Climate from space art competition
Space Daily, 4 December 2018

"Are you an artist with an interest in Earth observation and the climate? Do you fancy a three-month visiting artist post at ESA's establishment in the UK? Then here's your chance: enter the Climate from Space competition before 31 December. ESA is hunting for a creative artist who can engage with the public on the wealth of climate data amassed by Earth observation satellites. The winner will be offered a three-month, funded opportunity to develop an original art concept with ESA's Climate Office at the European Centre for Space Applications and Telecommunications in Harwell, UK. The final artwork will be displayed at the international Living Planet Symposium in Milan, Italy, in May 2019, and will be used to help communicate around the theme of climate from space. The competition winner will work closely with the Climate Office, which manages the Climate Change Initiative, a research programme that generates long-term climate data records based on satellite observations of the polar ice sheets, ocean circulation, wildfires and numerous other aspects of the Earth system."


Greenland's ice sheet melting rate is accelerating, scientists confirm
Nick Kilvert, 6 December 2018, ABC News Online

"Researchers used ice cores to create a 350 year continuous analysis of the melting rate of ice in central west Greenland.” ~ "They found that over the last 20 years, the rate of melting has been as much as five times as high as pre-industrial melt rates, and that the rate of melting is increasing, according to researcher Luke Trusel from Rowan University in the United States. "The main conclusion that we found is that it's now melting more in recent decades than any time in the last four centuries, and probably more than any time in the last seven to eight thousand years," Dr Trusel said. "That change that we've seen in the last two decades is unmistakable.”” ~ ""The response of the ice sheet to a warming climate is not linear," Dr Trusel said. "What that means practically is that, say we have half a degree of warming today, that would produce twice as much or more melting than half a degree that occurred sometime in the past.”” ~ "Although climate change has so far resulted in warming of around 1C on average since pre-industrial levels, that warming has not been uniform. In the Arctic and Greenland, signatures of warming have been detected beginning in the 18th century, and average summer temperatures have risen by around 2C since the 1990s. It's a process called polar amplification, and it means that small increases in global average temperature will have the greatest affect in polar regions.” ~ FILM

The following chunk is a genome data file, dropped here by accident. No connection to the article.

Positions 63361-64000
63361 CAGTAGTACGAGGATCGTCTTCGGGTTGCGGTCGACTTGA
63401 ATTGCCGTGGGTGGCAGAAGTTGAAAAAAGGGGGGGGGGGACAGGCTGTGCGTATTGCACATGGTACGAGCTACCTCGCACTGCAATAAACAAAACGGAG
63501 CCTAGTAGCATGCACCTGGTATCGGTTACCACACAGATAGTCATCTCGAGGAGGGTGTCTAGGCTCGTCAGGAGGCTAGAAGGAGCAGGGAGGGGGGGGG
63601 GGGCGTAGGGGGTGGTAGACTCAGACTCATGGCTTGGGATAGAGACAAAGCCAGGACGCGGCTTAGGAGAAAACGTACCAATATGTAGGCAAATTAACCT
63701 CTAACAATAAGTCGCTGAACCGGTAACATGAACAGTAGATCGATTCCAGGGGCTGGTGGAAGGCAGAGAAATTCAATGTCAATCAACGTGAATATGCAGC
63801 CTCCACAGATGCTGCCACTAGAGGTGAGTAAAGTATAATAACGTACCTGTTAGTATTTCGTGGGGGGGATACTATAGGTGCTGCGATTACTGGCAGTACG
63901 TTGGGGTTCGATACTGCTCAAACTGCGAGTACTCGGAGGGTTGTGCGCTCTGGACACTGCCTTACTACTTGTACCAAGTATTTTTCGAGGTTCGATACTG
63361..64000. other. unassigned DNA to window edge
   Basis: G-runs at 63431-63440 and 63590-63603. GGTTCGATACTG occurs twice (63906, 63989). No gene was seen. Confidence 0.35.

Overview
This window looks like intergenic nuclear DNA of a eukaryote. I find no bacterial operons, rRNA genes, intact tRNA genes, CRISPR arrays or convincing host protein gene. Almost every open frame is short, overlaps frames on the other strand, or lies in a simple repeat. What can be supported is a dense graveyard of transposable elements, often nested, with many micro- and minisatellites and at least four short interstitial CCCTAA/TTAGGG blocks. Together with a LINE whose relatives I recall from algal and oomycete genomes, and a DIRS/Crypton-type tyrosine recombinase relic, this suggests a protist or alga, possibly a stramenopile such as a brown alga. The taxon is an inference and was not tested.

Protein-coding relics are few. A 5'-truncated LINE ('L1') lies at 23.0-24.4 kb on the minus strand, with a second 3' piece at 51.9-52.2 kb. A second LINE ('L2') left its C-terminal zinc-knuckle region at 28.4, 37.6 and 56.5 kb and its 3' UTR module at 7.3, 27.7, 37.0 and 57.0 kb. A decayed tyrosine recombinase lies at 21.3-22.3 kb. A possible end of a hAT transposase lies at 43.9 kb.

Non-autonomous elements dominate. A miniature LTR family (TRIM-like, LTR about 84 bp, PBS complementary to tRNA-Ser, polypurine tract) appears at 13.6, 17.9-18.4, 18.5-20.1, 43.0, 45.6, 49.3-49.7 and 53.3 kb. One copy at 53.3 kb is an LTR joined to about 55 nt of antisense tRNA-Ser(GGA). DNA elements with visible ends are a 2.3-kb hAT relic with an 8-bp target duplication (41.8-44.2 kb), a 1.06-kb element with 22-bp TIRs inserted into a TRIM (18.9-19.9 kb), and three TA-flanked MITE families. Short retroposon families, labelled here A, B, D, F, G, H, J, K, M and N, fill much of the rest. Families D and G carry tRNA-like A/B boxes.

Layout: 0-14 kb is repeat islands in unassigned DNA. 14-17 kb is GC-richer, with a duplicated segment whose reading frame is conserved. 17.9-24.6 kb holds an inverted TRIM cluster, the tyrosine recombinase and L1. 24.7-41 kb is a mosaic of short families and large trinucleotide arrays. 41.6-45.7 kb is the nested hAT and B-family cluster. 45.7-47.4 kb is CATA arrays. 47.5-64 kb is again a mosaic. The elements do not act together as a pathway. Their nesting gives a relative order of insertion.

Ocean acidification may make seaweed snacks unsafe
The Weather Network, 7 December 2018

"There is a risk that as the world’s climate continues to change, people who eat seaweed as a staple part of their diet may consume too much iodine, which can lead to a wide range of health problems. Since seaweeds and shellfish underpin the nutrition of billions of humans around the world it is essential to understand how the iodine content of seafood will change under global climate change. This information can for instance be used by the World Health Organisation to provide recommendations on appropriate levels of seaweeds consumption to maintain a sufficient daily iodine intake.The Conversation"

From space, the ferocity of Queensland’s bushfires is revealed
Mark Doman, 8 December 2018, ABC News Online,-the-ferocity-of-queenslands-bushfires-is-revealed/10594662?utm_source=sfmc&utm_medium=email&utm_content=&utm_campaign=%5bnews_sfmc_newsmail_am_df_!n1%5d%3a8935&user_id=ba520dff3eeb28ed636c99a1223eb57cf8d1be6ca9a784fd234ff25f8ffeebc6&WT.tsrc=email&WT.mc_id=Email%7c%5bnews_sfmc_newsmail_am_df_!n1%5d%7c8935ABCNewsmail_topstories_articlelink